UBC Theses and Dissertations
The Effectiveness of stormwater ponds in contaminant removal from urban stormwater runoff in the Lower Fraser Valley, BC Brydon, Julia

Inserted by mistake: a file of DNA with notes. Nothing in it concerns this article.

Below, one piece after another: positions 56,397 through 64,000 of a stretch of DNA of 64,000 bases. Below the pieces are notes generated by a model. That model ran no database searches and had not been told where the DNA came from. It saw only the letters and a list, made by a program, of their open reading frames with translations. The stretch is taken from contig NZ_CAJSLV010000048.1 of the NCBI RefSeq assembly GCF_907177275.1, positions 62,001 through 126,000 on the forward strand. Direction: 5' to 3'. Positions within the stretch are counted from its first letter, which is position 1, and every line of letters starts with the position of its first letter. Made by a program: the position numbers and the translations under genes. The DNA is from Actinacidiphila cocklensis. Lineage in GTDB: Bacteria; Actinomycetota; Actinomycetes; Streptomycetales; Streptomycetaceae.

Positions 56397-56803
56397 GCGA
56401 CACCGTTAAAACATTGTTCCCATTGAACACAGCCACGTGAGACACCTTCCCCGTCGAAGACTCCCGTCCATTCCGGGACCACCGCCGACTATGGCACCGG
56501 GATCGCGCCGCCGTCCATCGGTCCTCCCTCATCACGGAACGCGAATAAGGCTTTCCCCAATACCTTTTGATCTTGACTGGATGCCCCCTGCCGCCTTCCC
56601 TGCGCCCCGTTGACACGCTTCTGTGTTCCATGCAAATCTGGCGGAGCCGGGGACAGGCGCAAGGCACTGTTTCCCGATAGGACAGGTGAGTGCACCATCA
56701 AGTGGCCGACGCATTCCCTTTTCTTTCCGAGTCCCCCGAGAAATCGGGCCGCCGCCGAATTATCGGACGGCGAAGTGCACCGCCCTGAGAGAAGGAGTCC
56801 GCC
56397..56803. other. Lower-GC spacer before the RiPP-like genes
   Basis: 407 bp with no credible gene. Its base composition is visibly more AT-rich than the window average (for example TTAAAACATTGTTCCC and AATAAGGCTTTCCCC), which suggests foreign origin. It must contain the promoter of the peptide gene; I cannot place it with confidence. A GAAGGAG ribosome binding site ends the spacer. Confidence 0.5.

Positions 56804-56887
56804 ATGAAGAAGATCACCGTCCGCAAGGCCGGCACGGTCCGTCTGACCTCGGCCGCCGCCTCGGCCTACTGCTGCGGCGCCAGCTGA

As urbanization progresses rapidly throughout the Lower Fraser Valley (LFV) and many other areas in Canada, contaminants associated with urban land uses are found in elevated concentrations in urban waterways. One of the most common mitigation methods is the construction of stormwater ponds, which provide detention for volume control and remediation for water quality improvement. The aim of this research is to investigate the quality of the stormwater entering five ponds in urban areas in the LFV and the effectiveness of trace metal and phosphorus removal in these ponds during the wet and dry seasons. Both water and sediment from the inlets and outlets of the ponds are analysed. A new technique of Diffusive Gradient in Thin Films (DGT) was employed to capture available metals over time and determine the accumulation of bioavailable metals during different storm events. The results show that an average of 26% (range 0 - 60%) of the samples of inlet water from the ponds exceeded the guideline for zinc of the Canadian Environmental Quality Guidelines for Freshwater Aquatic Life. Copper and zinc concentrations found in the sediment at the inlets of all ponds exceeded the Probable Effects Level. The concentration of these metals is correlated to traffic volumes and percent impervious cover in the catchments. Zinc concentrations are reduced through the ponds by up to 41% in the water, 65% in the sediments and 78% in bioavailability. Most ponds were not effective in retaining aluminum, iron or manganese in the water and sediments. However, the bioavailable form of these metals is reduced particularly during the wet period by an average of 29% (range -155% to 81%). The extent of vegetation in the ponds had the strongest overall correlation to contaminant reduction in water, sediment and bioavailability, while surface area and volume were correlated to only reductions in manganese. In conclusion, the most effective designs incorporate a combination of vegetation in the pond, a sufficient flow of water throughout the wet season, and a design that aids consistent sedimentation of coarse particles through the pond, while impeding the flow of finer clay particles to allow for remediation.
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